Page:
By Maureen Hayden
CNHI Statehouse Bureau
Two years after banning the children of undocumented immigrants from paying in-state tuition rates at the state’s public universities, Indiana legislators are debating whether to roll back that prohibition.
The Republican-controlled Senate has already passed a bill that would partially roll back the ban, to cover students who started college when the 2011 law went into effect.
But now, some members of the House Committee on Education, including its influential Republican chairman, Rep. Bob Behning of Indianapolis, want to clear the path to college for more immigrant children.
Behning wants to expand Senate Bill 207 to allow the children of undocumented immigrants to pay the same tuition rate at the state’s public universities as other Indiana residents do.
Under an amendment he proposed Thursday in committee, those children would have to meet certain conditions to qualify. Among them: They’d have to start attending high school in Indiana as a freshman, graduate on time with at least a C average, and have no criminal record.
“We’d be holding them to a higher standard than we do other Hoosiers,” Behning said.
Behning’s committee heard testimony on the bill Thursday. The bill is scheduled for a committee vote next Tuesday.
Supporters of Behning’s proposal said children shouldn’t be priced out of college because their parents decided to immigrate illegally. They pointed out that under the new federal Deferred Action for Childhood Arrivals policy, a vast majority of undocumented children won’t be deported.
“Look into your hearts and ask, ‘What are we doing to these kids?’” said Rep. Rebecca Kubacki, the first Republican Hispanic in the Indiana General Assembly and a sponsor of Senate Bill 207. “These kids didn’t break the law, their parents did.”
But opponents argued the state shouldn’t be subsidizing a college education for the children of people who violated immigration laws.
Rep. Jim Lucas, a freshman Republican from Seymour, said the state’s ban on in-state tuition for undocumented students doesn’t bar them from attending college, it just charges them the much higher out-of-state rate.
Angela Hicks, one of the hundreds of students impacted by the 2011 ban, disagreed. Hicks was brought here by her parents illegally when she was 11, graduated with honors from high school and had a 4.0 grade point average when she dropped out of Indiana University in 2011 because she couldn’t afford to pay the out-of-state rate of $26,000.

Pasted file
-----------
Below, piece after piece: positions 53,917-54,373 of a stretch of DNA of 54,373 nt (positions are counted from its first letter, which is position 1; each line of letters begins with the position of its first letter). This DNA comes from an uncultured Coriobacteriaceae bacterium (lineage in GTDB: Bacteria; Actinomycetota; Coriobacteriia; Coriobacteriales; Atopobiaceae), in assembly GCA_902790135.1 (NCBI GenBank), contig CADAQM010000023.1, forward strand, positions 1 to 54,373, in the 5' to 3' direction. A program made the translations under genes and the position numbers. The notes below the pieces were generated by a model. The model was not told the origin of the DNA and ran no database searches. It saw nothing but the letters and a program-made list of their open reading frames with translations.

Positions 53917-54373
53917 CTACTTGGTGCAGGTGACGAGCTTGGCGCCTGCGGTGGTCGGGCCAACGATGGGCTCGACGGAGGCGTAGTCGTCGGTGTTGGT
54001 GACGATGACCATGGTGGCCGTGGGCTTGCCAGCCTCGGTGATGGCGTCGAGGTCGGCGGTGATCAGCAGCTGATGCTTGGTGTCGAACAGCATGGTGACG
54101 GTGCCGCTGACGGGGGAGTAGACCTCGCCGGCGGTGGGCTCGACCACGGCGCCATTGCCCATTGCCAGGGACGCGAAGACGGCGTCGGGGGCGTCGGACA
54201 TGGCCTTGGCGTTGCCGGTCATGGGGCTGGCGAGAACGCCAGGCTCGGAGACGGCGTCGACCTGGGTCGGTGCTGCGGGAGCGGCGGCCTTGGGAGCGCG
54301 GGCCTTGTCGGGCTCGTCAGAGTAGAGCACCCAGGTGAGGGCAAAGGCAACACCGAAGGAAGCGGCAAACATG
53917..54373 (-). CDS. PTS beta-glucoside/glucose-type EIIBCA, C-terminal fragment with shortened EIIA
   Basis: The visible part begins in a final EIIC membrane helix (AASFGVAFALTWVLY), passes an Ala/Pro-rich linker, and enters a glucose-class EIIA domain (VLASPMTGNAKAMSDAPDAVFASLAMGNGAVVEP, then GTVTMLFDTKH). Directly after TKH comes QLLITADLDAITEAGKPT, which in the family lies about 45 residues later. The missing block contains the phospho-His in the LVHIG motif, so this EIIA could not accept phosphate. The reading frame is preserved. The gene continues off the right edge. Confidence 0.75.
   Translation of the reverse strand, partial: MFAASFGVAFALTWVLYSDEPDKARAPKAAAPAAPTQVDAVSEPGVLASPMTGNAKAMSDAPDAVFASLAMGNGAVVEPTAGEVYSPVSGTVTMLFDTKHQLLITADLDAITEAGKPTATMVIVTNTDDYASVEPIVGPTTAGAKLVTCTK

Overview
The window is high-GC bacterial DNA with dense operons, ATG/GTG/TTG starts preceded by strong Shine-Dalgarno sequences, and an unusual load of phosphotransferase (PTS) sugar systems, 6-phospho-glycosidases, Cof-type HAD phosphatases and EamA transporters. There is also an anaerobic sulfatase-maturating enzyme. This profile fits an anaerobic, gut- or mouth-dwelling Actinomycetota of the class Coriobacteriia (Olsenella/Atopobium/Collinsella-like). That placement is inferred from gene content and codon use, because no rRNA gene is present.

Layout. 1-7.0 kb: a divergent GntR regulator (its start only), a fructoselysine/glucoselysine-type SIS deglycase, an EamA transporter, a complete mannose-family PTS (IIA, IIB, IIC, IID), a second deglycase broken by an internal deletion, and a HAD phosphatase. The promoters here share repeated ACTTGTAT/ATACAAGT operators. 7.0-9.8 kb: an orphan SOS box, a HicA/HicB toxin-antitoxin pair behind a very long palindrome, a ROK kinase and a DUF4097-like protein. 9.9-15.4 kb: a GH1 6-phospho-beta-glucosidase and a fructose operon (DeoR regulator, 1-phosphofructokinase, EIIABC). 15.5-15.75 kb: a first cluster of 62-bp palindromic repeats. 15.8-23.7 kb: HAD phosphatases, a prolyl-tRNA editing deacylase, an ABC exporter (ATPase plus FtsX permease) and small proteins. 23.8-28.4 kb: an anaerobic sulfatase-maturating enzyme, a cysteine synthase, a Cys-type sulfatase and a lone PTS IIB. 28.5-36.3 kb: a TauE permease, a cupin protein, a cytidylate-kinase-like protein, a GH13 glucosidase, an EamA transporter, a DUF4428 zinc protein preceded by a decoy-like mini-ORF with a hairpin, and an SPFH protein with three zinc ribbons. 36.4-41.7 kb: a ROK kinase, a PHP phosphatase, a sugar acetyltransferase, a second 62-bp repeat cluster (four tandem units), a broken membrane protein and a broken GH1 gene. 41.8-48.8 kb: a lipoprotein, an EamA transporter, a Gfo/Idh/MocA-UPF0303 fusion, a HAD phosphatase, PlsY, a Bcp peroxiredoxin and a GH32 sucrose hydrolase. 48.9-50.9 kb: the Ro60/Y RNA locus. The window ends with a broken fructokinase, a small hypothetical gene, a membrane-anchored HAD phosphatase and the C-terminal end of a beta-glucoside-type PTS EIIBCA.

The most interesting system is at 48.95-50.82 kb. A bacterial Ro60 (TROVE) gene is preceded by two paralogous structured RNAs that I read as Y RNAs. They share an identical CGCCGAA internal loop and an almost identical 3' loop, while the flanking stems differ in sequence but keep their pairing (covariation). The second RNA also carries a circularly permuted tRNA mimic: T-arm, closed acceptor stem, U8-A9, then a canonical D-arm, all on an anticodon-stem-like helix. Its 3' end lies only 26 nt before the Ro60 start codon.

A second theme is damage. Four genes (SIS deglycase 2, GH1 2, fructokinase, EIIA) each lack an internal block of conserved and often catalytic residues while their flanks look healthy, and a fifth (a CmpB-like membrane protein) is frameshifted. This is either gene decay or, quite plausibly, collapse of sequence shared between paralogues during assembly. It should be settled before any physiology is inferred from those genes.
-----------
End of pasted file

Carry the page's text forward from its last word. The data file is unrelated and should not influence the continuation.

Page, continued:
“That $26,000? That’s more than my mom and I make combined,” Hicks said.
Senate Bill 207 and Behning’s amendment are politically volatile. Several members of the House education committee have told the bill backers that while they support the bill and the proposed changes, they fear the political repercussions when they run for re-election.
The bill has raised the ire — and the organizing power — of some Tea Party members and anti-immigration groups. Cheree Calabro, co-founder of IFIRE (Indiana Federation for Immigration Reform & Enforcement) voiced her anger about the bill during Thursday’s committee hearing.
She said illegals had invaded the state, were competing for scarce jobs, had broken the immigration laws and were now asking to be treated like other citizens. “Please explain to me why they get to lobby you?” she asked committee members.
As of Thursday, support for the bill and Behning’s amendment appeared split, and bill backers were concerned the legislation might not make it out committee.
Kubacki pleaded for support: “This is a huge decision. It affects the lives of children,” she said, before asking the committee to send the bill to the full House.
Thirteen states have already passed laws that allow the children of undocumented immigrants to pay in-state college tuition rates. The legislatures in Oregon and Colorado recently passed similar laws.
Maureen Hayden covers the Statehouse for the CNHI newspapers in Indiana. She can be reached at email@example.com.